MySpace Turmoil

February 11, 2010

I never jumped into the service. I looked at a couple of sites and noticed some presentations that jarred my aging goose senses. When I honk, I am reasonably gentle. One MySpace site blasted sounds and lights at me, and I lost a handful of pin feathers.

What I found interesting was the coverage in the top drawer online media about turmoil at MySpace, which is owned by the large enterprise run by Rupert Murdoch. I found myself interested in the comments in BoomTown’s “MySpace CEO Van Natta Was Fired by News Corp. Digital Head Miller in Late Afternoon Meeting.” Whenever a large online company “fires” a person, I think that there may be some dissention in the ranks. When a giant corporation “fires” someone, there is the specter of some type of litigation or intense media scrutiny. I don’t know about the legal eagles, but there is quite a bit of media interest in MySpace.

In my opinion, MySpace is a member of the Over the Hill Gang without the cinematography. The dramatic soundtrack is there, however. In the BoomTown write up, this passage caught my attention:

The long-running telenovela that has been MySpace over the years took yet another dramatic turn late today when News Corp. Chief Digital Officer Jon Miller fired MySpace CEO Owen Van Natta, whom he had hired only nine months ago to turn around the troubled social networking site, according to several sources.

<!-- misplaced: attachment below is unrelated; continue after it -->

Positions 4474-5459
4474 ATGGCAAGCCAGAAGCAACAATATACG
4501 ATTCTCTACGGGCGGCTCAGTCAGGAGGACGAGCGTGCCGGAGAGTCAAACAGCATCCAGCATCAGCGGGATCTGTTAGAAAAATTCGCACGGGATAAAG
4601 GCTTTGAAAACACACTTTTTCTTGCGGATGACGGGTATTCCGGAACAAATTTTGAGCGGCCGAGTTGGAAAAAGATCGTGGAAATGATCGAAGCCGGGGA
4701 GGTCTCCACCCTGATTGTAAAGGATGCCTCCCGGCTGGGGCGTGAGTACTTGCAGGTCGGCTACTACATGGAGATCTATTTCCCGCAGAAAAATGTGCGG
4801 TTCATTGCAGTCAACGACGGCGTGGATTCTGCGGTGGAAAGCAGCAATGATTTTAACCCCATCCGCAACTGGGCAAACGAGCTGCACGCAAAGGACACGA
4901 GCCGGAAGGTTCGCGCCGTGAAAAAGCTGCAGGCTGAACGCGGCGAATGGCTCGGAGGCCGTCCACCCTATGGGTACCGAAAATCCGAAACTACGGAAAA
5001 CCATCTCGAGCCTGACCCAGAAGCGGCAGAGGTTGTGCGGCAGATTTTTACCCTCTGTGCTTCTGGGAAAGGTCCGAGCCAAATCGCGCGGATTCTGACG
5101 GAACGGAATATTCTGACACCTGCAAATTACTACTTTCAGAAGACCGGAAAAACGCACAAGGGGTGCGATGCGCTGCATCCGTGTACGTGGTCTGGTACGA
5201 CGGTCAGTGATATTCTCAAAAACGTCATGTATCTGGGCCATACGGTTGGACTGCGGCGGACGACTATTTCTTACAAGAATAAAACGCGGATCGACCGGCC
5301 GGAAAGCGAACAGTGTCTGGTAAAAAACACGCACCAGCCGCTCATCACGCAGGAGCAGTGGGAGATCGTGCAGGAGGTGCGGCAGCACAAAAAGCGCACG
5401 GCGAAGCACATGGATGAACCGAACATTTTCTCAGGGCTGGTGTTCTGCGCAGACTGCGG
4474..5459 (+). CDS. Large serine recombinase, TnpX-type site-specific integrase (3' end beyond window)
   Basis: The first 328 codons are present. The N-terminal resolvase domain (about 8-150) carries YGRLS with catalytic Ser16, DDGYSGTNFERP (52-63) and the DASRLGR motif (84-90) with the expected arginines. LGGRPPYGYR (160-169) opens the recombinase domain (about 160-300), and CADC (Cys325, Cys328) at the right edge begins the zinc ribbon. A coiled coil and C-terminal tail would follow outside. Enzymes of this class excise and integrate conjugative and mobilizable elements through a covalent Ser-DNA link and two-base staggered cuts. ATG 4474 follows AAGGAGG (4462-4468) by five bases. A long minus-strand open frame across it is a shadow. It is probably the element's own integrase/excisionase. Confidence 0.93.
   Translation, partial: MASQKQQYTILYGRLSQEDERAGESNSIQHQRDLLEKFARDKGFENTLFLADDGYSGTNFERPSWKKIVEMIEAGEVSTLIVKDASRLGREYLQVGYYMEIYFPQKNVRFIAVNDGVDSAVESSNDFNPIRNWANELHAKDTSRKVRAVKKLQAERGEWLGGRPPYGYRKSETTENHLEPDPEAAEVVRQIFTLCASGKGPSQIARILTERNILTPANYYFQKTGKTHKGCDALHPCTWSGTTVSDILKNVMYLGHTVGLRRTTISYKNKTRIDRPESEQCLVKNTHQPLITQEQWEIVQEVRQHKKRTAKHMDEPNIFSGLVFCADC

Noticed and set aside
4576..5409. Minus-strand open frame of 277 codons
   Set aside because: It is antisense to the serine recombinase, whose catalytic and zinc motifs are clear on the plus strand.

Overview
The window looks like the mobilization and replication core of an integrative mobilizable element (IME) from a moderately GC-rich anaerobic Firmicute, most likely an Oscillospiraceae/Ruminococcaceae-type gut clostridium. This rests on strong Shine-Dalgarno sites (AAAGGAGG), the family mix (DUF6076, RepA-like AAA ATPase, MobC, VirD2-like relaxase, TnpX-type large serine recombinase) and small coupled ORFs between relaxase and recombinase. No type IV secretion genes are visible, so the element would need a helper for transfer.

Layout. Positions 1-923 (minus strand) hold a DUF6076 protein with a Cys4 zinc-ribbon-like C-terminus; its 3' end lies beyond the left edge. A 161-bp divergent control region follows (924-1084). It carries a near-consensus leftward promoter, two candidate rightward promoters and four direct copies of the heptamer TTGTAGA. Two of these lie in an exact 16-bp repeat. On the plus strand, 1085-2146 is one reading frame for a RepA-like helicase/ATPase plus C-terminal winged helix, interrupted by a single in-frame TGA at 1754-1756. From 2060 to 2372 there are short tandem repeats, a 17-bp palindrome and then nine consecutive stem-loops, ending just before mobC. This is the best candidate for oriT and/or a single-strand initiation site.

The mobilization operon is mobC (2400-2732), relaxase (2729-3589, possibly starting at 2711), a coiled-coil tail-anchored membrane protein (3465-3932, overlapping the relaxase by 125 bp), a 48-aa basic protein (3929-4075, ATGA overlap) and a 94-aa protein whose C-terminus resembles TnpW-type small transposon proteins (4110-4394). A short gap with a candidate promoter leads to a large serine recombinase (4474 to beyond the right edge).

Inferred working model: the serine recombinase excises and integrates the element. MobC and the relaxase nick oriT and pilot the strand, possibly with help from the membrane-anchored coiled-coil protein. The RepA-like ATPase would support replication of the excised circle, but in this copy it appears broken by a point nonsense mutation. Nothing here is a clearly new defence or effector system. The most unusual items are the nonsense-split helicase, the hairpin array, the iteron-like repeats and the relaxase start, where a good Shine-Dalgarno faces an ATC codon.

Brazilian soap opera! Fascinating. But the telling facts in the write up underscored issues with management interaction. And my recollection is that Facebook has left MySpace in the dust and has begun to nose ahead of Google in some features.

I suppose this is an anomaly in the News Corp. empire. If the new pay wall program follows in MySpace’s footsteps, there will be more heads rolling out the door in my opinion. Once there is a problem, unless that problem is resolved, a domino effect can kick in. Is it money? No, in my opinion. Is it market share? No, in my opinion. Is it management? Yes, in my opinion. The management problem can become management problems.

Stephen E Arnold, February 11, 2010

No one paid me to write this comment. I will report it to someone in DC when the city digs out  and the Montgomery County snow plow drivers regain their courage.


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